The Rainbow details three successive generations of one English family, the Brangwens: Patriarch Tom, who marries a Polish woman, their daughter Anna who marries her brooding cousin, Tom, and Anna and Tom's daughter Ursula. At first the story of the Brangwens adheres so closely to Lawrence's favorite images and themes that The Rainbow hardly seems like a necessary book. Tom's formative years in a bleak English coal town might as well be Paul Morel's; Anna's sexual awakenings might be taken wholesale from Lady Chatterley's Lover. Even Lawrence's prose, which I really admire, started to feel worn to me--I started to become hyperaware of his favorite trick, which is to repeat a simple word in different grammatical constructions in a single passage. (Check out the word "colour" in the description of the rainbow above.)
But by the time that Lawrence gets around to Ursula, the last in the line, the novel manages to individuate itself. Part of Lawrence's purpose here is to examine human relationships across a span of historical time; Ursula, as the "modern" iteration and free from the traditional expectations of her grandparents, offers a more varied and engaging story. I especially liked the part in which Ursula, insisting on finding work for herself, becomes a schoolteacher. As a teacher myself, I've never read such a spot-on description of what it's like to teach at a dysfunctional school. Like Ursula, I've been squeezed on both sides by the expectations of administrators and students, and I can relate to the way it turns her into a person she cannot recognize:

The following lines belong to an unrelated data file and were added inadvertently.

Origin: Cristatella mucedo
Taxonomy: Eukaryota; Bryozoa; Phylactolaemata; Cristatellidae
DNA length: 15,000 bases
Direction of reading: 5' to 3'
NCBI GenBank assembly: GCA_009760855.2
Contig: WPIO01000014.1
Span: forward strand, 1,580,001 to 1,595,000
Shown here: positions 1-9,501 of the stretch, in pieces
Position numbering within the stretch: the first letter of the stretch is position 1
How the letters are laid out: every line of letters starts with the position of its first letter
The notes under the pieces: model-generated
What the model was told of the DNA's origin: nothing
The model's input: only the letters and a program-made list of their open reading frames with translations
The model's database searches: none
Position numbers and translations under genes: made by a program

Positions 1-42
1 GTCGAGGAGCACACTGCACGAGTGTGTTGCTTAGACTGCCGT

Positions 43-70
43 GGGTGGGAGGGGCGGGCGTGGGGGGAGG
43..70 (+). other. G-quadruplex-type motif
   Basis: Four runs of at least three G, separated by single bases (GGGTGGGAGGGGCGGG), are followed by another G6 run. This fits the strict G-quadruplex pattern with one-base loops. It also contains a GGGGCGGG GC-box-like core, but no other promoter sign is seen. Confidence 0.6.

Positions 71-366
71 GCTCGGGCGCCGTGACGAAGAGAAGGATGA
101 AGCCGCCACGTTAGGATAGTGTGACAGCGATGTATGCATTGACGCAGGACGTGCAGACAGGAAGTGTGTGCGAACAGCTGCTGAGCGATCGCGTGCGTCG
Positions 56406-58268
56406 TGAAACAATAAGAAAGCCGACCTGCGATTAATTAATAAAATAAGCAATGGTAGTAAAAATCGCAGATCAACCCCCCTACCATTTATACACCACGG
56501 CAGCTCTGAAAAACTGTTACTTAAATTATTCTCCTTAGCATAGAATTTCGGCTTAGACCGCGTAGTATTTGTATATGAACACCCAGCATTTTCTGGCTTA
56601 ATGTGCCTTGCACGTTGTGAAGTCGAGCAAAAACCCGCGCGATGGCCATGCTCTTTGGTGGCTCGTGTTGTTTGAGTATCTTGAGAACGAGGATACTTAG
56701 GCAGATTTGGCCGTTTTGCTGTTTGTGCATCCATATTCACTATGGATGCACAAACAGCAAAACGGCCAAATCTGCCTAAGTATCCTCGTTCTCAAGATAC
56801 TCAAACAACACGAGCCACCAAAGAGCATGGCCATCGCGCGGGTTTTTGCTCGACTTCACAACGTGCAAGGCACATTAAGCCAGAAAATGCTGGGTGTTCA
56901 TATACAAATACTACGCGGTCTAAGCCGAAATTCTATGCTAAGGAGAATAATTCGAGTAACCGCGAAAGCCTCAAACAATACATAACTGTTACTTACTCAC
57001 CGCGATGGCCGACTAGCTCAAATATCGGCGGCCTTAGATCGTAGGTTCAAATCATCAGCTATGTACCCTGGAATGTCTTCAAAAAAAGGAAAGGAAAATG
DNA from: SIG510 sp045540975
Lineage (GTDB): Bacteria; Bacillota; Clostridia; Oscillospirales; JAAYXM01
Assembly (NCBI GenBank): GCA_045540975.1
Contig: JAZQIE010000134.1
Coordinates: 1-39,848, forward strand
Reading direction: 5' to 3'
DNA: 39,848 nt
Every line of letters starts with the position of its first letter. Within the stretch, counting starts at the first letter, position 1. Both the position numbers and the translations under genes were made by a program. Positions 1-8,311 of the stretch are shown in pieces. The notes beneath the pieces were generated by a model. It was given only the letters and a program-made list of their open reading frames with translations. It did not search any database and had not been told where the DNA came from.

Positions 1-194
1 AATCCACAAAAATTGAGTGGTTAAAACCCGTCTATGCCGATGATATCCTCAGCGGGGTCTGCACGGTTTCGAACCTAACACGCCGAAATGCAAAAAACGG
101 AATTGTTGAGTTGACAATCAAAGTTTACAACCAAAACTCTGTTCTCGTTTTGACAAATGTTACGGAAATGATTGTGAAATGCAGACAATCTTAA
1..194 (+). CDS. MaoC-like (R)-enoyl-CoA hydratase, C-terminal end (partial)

But she had paid a price out of her own soul, to do this. It seemed as if a great flame had gone through her and burnt her sensitive tissue. She who shrank from the thought of physical suffering in any form, had been forced to fight and beat with a cane and rouse all her instincts to hurt. And afterwards she had been forced to endure the sound of their blubbering and desolation, when she had broken them to order.
Oh, and sometimes she felt as if she would go mad. What did it matter, what did it matter if their books were dirty, and they did not obey? She would rather, in reality, that they disobeyed the whole rules of the school, than that they should be beaten, broken, reduced to this crying, hopeless state. She would bear all their insults and insolences a thousand times than reduce herself and them to this. Bitterly she repented having got beside herself, and having tackled the boy she had beaten.
I enjoyed Ursula's story because there was space for something other than the spiritual-sexual problems that plague the two earlier generations, although Ursula has plenty of that too. (Including a lesbian love affair, which seems pretty bold for 1915.) I found myself wishing that the first two parts of the book were lopped off, though Lawrence clearly wants us to see that Ursula is deeply connected to those that came before her:
Here was peace and security. Here, from her grandmother's peaceful room, the door opened on to the greater space, the past, which was so big, that all it contained seemed tiny; loves and births and deaths, tiny units and features within a vast horizon. That was a great relief, to know the tiny importance of the individual, within the great past.